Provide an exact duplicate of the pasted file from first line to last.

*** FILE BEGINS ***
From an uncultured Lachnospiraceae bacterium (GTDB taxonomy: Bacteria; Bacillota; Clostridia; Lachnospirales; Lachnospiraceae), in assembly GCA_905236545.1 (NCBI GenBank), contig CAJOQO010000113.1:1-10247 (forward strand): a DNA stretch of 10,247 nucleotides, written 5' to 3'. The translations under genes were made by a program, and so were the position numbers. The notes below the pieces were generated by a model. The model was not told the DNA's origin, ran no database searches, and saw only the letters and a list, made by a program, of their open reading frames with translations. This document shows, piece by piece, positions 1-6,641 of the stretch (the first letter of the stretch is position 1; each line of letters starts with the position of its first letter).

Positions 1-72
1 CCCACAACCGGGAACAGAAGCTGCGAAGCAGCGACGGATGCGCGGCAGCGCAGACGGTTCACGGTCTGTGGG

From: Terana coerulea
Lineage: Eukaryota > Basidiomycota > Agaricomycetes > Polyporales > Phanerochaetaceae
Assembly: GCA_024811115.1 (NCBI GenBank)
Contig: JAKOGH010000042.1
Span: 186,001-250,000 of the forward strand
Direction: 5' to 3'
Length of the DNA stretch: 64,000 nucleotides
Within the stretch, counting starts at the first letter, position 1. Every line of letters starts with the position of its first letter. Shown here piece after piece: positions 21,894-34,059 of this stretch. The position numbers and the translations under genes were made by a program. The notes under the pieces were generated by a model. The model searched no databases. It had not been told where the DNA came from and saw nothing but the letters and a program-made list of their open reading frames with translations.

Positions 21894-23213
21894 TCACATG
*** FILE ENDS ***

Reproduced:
From an uncultured Lachnospiraceae bacterium (GTDB taxonomy: Bacteria; Bacillota; Clostridia; Lachnospirales; Lachnospiraceae), in assembly GCA_905236545.1 (NCBI GenBank), contig CAJOQO010000113.1:1-10247 (forward strand): a DNA stretch of 10,247 nucleotides, written 5' to 3'. The translations under genes were made by a program, and so were the position numbers. The notes below the pieces were generated by a model. The model was not told the DNA's origin, ran no database searches, and saw only the letters and a list, made by a program, of their open reading frames with translations. This document shows, piece by piece, positions 1-6,641 of the stretch (the first letter of the stretch is position 1; each line of letters starts with the position of its first letter).

Positions 1-72
1 CCCACAACCGGGAACAGAAGCTGCGAAGCAGCGACGGATGCGCGGCAGCGCAGACGGTTCACGGTCTGTGGG

From: Terana coerulea
Lineage: Eukaryota > Basidiomycota > Agaricomycetes > Polyporales > Phanerochaetaceae
Assembly: GCA_024811115.1 (NCBI GenBank)
Contig: JAKOGH010000042.1
Span: 186,001-250,000 of the forward strand
Direction: 5' to 3'
Length of the DNA stretch: 64,000 nucleotides
Within the stretch, counting starts at the first letter, position 1. Every line of letters starts with the position of its first letter. Shown here piece after piece: positions 21,894-34,059 of this stretch. The position numbers and the translations under genes were made by a program. The notes under the pieces were generated by a model. The model searched no databases. It had not been told where the DNA came from and saw nothing but the letters and a program-made list of their open reading frames with translations.

Positions 21894-23213
21894 TCACATG